Deep Cove Stage Society
It was a dark and stormy night by Tim Kelly

Dates and Venue 5-20 October 2012, 8PM | Deep Cove Shaw Theatre

Reviewer Melanie Ewan

It was a dark and stormy night; the rain fell on Vancouverites throughout the city - except in Deep Cove, where a handful of citizens sought refuge from the storm, filing in through theatre doors, and shaking off their dampened garments. With the roof as their umbrella, the crowd took their seats in comfort and warmth, gazing upon the set of an Old English inn.

The play, being presented at the Deep Cove Shaw Theatre, was a mystery comedy spoof by Tim Kelly. The plot revolved around the kooky Salt Marsh family and their ‘atmospheric’ home, Ye Olde Wayside Inn, an out-of-season old lodging rumored to be haunted by the local kids. The audience watched on as a parade of pretty women and rag tag visitors arrived on the wave of a brewing storm, each seeking refuge for their own range of reasons.

The Salt Mash family, comprising cousins Ebenezer, Hepzibah, Arabella, and Uncle Silas, kept their visitors on edge with their peculiar habits and family skeletons. As the storm amplified so too did the sinister escapes of this curious Salt Marsh crew, leading to a final climax of confusion and horror for all those involved.

The play itself bore slight resemblance to the 2009 film and thriller spoof, Dark and Stormy Night, which also followed a group of strangers and family in a mysterious old house in the midst of a storm. Unlike the movie however, we are well aware of the villain in this play – the hair-raising character of cousin Ebenezer. He has all of the marks of a true villain – a maniacal laugh, swaggering step, unnerving gaze, obvious scars, and a tendency to indulge in his drink. John Cousins’ portrayal of this psychotic man was certainly a highlight of the evening, stealing the stage from beginning to end. He had ease on stage, and a natural way of falling in to his role, wherever it took him.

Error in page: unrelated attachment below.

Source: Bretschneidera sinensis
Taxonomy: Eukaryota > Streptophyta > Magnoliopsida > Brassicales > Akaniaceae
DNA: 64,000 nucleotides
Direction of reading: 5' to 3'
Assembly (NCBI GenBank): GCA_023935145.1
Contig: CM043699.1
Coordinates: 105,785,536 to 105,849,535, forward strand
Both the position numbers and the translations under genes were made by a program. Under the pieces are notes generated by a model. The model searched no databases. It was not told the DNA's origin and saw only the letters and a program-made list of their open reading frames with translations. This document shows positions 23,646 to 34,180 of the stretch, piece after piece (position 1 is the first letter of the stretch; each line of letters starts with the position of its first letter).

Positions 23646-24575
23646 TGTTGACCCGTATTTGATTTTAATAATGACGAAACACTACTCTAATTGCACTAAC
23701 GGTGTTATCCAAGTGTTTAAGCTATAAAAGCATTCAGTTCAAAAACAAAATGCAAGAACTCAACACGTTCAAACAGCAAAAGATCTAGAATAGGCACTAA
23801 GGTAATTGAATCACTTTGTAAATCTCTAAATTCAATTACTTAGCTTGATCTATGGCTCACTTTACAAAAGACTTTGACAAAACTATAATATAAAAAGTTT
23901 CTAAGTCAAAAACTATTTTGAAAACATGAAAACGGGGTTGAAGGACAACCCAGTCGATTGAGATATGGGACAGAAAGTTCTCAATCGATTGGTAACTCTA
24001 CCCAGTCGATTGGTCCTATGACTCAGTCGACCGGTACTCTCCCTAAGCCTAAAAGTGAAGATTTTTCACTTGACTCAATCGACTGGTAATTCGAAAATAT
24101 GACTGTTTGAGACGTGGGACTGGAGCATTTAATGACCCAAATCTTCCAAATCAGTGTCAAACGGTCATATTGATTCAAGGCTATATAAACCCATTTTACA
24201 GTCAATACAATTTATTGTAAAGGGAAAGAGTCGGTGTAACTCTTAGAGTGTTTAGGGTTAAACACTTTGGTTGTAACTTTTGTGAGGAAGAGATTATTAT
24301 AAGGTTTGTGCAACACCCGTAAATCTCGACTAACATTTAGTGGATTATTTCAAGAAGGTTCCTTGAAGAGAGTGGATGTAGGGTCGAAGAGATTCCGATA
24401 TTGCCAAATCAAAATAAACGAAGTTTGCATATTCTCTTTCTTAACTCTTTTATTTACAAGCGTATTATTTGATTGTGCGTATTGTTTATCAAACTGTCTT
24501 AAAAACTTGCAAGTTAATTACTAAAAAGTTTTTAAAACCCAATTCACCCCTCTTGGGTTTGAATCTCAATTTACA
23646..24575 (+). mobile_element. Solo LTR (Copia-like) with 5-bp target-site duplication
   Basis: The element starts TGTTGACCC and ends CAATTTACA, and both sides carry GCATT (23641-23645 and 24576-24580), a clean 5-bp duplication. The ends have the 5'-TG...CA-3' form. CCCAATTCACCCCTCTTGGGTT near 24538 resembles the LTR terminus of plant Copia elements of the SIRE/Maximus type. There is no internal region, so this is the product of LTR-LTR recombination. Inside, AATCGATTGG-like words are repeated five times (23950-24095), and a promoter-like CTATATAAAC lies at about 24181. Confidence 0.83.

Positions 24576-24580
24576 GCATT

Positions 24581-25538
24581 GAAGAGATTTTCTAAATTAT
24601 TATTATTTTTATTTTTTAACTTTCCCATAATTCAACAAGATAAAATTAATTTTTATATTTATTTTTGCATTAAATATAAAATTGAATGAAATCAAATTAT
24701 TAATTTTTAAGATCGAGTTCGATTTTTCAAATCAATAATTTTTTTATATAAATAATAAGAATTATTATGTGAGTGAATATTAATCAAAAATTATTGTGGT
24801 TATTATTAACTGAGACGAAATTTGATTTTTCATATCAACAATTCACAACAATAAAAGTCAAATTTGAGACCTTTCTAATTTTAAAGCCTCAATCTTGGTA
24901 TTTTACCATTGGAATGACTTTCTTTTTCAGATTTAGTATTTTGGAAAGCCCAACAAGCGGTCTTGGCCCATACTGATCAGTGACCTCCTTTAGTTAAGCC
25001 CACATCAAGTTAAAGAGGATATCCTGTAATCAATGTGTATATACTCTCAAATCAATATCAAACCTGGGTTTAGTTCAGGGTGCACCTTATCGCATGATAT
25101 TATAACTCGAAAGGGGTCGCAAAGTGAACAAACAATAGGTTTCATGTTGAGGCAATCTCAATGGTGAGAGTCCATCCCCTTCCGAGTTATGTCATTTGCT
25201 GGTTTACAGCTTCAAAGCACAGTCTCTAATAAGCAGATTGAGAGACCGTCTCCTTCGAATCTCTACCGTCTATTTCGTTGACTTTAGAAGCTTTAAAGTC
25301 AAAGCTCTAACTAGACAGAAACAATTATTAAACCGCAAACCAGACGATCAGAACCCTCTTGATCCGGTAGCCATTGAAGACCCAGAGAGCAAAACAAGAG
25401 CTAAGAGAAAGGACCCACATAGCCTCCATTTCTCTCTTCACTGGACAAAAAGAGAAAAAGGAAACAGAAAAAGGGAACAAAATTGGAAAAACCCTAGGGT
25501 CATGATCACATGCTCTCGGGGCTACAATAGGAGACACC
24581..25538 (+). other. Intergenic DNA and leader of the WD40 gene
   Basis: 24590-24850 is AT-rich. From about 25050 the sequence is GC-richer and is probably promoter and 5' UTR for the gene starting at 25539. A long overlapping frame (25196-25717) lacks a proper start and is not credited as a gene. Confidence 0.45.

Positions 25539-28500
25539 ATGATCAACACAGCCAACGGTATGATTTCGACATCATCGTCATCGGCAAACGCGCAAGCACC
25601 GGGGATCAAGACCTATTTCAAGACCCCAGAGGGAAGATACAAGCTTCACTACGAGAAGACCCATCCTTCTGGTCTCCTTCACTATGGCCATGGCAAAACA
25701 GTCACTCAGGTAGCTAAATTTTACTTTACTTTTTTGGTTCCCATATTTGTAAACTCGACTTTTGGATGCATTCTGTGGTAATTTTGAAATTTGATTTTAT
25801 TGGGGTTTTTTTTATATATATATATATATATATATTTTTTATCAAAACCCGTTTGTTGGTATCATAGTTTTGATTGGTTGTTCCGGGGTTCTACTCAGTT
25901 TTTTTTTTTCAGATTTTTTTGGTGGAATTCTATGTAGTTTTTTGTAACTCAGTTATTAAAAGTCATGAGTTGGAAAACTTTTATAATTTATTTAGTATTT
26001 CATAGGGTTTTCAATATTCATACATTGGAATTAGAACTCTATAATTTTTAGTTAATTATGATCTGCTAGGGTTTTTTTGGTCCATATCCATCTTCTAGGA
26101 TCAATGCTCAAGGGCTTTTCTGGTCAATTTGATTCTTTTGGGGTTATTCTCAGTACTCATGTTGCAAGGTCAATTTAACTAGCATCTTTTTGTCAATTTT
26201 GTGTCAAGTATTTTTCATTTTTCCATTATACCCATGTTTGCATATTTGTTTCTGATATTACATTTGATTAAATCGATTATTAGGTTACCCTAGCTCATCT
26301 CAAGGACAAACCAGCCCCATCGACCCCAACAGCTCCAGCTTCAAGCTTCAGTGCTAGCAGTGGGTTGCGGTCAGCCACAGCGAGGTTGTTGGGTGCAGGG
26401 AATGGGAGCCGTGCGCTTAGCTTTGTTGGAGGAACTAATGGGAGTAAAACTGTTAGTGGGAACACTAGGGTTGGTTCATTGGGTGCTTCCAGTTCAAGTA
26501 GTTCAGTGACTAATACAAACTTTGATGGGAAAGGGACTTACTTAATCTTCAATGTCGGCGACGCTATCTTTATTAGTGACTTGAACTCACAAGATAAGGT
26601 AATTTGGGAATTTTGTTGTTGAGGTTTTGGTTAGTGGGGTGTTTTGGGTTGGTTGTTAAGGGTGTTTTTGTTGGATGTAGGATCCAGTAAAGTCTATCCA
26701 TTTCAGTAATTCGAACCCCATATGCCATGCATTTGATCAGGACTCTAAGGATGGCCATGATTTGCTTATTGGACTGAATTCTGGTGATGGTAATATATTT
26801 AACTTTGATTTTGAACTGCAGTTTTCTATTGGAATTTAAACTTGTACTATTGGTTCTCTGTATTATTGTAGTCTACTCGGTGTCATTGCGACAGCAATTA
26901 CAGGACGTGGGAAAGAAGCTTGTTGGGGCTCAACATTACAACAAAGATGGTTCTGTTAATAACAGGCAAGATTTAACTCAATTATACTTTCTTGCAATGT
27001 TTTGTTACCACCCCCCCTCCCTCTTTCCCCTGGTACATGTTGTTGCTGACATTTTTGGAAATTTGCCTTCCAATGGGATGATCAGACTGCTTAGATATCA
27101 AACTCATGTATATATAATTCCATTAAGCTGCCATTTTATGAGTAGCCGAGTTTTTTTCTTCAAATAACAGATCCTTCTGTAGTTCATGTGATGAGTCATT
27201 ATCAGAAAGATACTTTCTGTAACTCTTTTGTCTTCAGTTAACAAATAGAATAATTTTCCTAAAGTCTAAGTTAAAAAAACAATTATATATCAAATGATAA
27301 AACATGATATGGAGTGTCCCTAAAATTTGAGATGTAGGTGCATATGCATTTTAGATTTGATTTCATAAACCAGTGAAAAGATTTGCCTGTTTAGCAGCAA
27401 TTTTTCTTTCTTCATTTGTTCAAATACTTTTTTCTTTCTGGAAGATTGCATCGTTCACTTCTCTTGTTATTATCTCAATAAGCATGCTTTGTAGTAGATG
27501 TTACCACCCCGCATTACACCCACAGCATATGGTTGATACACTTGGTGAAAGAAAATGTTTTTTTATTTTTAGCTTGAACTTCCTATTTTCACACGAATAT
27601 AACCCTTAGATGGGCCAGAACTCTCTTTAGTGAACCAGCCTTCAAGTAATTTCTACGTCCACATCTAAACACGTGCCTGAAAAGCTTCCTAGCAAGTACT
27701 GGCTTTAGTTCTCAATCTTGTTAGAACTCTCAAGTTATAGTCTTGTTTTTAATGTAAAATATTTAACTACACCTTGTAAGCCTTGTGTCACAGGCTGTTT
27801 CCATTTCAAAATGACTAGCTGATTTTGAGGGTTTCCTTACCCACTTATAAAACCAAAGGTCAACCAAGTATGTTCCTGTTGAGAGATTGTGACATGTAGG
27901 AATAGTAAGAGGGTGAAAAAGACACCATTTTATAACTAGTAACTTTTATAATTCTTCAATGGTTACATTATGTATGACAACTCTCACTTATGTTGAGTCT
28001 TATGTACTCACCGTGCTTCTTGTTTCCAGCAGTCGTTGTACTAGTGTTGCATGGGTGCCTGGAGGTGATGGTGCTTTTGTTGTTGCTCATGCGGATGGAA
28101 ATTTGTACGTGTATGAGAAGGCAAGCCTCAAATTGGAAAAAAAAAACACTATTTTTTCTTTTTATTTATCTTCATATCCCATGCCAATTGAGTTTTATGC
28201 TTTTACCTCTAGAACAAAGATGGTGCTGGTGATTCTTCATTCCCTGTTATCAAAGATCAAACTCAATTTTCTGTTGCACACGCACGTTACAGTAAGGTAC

Another character who won a few laughs was that of the hired help, Olive, portrayed by Judy Levitt. Though short on lines, this character shifts between costumes with an air of haughty disgust for both her position and the visiting newcomers.

While the music and lighting was appropriate, including well-timed ‘blackouts’ when tensions were highest, I would have preferred the stormy sounds to be turned down a notch while the actors were speaking. I was also somewhat thrown off by the quick turn around between climax and dénouement, which forced the characters to explain rather than show what had happened in the missing moments. That aside, there was some good lines (“I’m smiling Sal the Beauty Gal, but I’m not smiling anymore!”), and the overall ambience was in keeping with the tone of the play.

Though somewhat predictable, the play is fun to watch, and I suspect will smooth out any current wrinkles as the show progresses. It is appropriate for all ages, but does depict scenes of drunkenness and mild violence. For those who enjoy their dark spoofs, it’s certainly a suitable option for an evening out supporting the arts – especially on a dark and stormy night.

© 2012 Melanie Ewan